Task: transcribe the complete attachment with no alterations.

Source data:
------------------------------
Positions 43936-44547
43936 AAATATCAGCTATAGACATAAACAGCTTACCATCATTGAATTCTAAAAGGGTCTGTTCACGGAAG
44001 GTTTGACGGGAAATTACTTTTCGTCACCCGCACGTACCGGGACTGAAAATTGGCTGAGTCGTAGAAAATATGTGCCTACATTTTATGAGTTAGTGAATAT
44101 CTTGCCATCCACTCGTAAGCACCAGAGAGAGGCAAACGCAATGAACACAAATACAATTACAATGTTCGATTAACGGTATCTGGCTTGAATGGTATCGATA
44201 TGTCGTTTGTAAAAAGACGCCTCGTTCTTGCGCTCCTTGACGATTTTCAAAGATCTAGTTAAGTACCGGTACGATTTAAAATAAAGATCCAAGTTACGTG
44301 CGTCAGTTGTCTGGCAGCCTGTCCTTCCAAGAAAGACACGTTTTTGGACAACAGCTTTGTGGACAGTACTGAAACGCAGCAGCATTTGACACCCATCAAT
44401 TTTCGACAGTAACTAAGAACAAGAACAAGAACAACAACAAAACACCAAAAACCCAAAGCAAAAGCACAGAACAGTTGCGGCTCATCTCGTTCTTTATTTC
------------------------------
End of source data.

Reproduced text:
Positions 43936-44547
43936 AAATATCAGCTATAGACATAAACAGCTTACCATCATTGAATTCTAAAAGGGTCTGTTCACGGAAG
44001 GTTTGACGGGAAATTACTTTTCGTCACCCGCACGTACCGGGACTGAAAATTGGCTGAGTCGTAGAAAATATGTGCCTACATTTTATGAGTTAGTGAATAT
44101 CTTGCCATCCACTCGTAAGCACCAGAGAGAGGCAAACGCAATGAACACAAATACAATTACAATGTTCGATTAACGGTATCTGGCTTGAATGGTATCGATA
44201 TGTCGTTTGTAAAAAGACGCCTCGTTCTTGCGCTCCTTGACGATTTTCAAAGATCTAGTTAAGTACCGGTACGATTTAAAATAAAGATCCAAGTTACGTG
44301 CGTCAGTTGTCTGGCAGCCTGTCCTTCCAAGAAAGACACGTTTTTGGACAACAGCTTTGTGGACAGTACTGAAACGCAGCAGCATTTGACACCCATCAAT
44401 TTTCGACAGTAACTAAGAACAAGAACAAGAACAACAACAAAACACCAAAAACCCAAAGCAAAAGCACAGAACAGTTGCGGCTCATCTCGTTCTTTATTTC